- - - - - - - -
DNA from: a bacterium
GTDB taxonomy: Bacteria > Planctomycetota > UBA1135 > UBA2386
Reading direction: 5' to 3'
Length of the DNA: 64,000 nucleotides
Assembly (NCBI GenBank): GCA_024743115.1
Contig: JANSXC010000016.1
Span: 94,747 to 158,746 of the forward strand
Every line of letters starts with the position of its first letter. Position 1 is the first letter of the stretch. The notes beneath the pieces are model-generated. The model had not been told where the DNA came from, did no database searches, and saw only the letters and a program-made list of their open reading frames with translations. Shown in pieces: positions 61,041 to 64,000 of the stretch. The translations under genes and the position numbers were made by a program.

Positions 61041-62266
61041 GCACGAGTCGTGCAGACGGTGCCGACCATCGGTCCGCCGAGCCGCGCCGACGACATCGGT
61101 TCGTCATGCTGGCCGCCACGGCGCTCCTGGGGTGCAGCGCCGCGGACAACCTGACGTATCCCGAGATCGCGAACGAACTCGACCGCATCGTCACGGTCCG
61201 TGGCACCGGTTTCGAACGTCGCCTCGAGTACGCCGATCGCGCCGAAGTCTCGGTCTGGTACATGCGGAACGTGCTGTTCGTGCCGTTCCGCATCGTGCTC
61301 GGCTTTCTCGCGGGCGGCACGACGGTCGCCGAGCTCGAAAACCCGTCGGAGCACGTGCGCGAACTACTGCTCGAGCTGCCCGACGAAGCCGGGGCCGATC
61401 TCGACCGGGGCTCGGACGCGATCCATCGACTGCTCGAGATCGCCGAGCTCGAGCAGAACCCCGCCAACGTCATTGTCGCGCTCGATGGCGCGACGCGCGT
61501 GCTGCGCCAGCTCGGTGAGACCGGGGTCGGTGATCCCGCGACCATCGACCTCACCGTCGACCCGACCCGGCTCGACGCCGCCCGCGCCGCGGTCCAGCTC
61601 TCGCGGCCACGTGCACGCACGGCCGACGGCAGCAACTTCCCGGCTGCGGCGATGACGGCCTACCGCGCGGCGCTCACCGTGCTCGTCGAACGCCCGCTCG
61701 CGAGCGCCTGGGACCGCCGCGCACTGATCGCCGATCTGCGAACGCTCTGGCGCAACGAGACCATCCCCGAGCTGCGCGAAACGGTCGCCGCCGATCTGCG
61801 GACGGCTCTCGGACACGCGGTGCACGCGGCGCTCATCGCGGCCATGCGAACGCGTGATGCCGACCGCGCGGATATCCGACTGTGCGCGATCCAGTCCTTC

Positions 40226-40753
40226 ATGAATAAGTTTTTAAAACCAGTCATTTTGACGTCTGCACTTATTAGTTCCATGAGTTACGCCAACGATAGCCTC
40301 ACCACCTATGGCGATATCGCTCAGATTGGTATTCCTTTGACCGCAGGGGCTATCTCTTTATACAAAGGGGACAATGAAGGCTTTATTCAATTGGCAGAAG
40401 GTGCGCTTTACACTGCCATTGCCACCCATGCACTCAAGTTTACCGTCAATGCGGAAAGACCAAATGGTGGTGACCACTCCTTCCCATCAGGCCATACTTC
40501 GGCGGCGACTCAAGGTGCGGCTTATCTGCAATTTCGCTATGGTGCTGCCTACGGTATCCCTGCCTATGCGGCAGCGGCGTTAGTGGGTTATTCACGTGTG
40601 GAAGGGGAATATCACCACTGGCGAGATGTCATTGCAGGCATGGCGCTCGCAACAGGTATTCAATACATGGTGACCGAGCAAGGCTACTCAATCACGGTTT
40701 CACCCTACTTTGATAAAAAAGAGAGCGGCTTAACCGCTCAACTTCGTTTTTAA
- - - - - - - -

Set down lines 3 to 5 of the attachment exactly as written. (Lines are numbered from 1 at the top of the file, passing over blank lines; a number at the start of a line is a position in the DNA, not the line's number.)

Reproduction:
Reading direction: 5' to 3'
Length of the DNA: 64,000 nucleotides
Assembly (NCBI GenBank): GCA_024743115.1